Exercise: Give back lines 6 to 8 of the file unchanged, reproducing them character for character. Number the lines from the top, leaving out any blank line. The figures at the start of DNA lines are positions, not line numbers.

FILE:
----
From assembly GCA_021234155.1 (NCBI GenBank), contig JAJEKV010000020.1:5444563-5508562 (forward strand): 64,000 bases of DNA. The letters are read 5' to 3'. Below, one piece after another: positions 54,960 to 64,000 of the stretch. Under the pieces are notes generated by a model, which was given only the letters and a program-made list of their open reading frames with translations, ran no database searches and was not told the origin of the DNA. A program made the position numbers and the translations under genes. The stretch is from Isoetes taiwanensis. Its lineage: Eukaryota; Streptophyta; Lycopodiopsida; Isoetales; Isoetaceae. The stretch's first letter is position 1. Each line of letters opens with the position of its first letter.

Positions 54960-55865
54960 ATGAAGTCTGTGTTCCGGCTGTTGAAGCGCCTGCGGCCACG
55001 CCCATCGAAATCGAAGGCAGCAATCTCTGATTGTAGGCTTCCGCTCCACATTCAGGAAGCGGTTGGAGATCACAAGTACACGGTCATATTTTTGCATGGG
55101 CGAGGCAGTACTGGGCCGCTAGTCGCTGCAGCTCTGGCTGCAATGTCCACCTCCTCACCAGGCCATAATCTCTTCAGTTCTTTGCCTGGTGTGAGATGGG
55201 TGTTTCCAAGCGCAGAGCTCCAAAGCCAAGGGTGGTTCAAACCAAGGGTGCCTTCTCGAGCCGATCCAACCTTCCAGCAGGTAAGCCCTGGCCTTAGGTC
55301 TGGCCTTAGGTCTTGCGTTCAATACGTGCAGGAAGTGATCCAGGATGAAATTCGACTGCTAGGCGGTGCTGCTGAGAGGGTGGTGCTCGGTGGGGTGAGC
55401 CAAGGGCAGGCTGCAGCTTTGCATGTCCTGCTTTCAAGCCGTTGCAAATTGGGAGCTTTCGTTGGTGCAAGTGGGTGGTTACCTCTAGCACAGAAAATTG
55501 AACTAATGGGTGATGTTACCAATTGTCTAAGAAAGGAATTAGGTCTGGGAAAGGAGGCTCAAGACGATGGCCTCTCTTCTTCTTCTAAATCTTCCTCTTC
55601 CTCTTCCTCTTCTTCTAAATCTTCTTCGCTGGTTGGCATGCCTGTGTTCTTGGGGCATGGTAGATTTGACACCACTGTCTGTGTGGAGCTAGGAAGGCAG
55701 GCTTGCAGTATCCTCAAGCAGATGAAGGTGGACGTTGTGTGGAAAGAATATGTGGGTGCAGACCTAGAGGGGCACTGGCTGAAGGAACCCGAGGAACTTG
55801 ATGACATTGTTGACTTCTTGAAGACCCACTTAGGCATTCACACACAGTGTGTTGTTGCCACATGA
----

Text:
55201 TGTTTCCAAGCGCAGAGCTCCAAAGCCAAGGGTGGTTCAAACCAAGGGTGCCTTCTCGAGCCGATCCAACCTTCCAGCAGGTAAGCCCTGGCCTTAGGTC
55301 TGGCCTTAGGTCTTGCGTTCAATACGTGCAGGAAGTGATCCAGGATGAAATTCGACTGCTAGGCGGTGCTGCTGAGAGGGTGGTGCTCGGTGGGGTGAGC
55401 CAAGGGCAGGCTGCAGCTTTGCATGTCCTGCTTTCAAGCCGTTGCAAATTGGGAGCTTTCGTTGGTGCAAGTGGGTGGTTACCTCTAGCACAGAAAATTG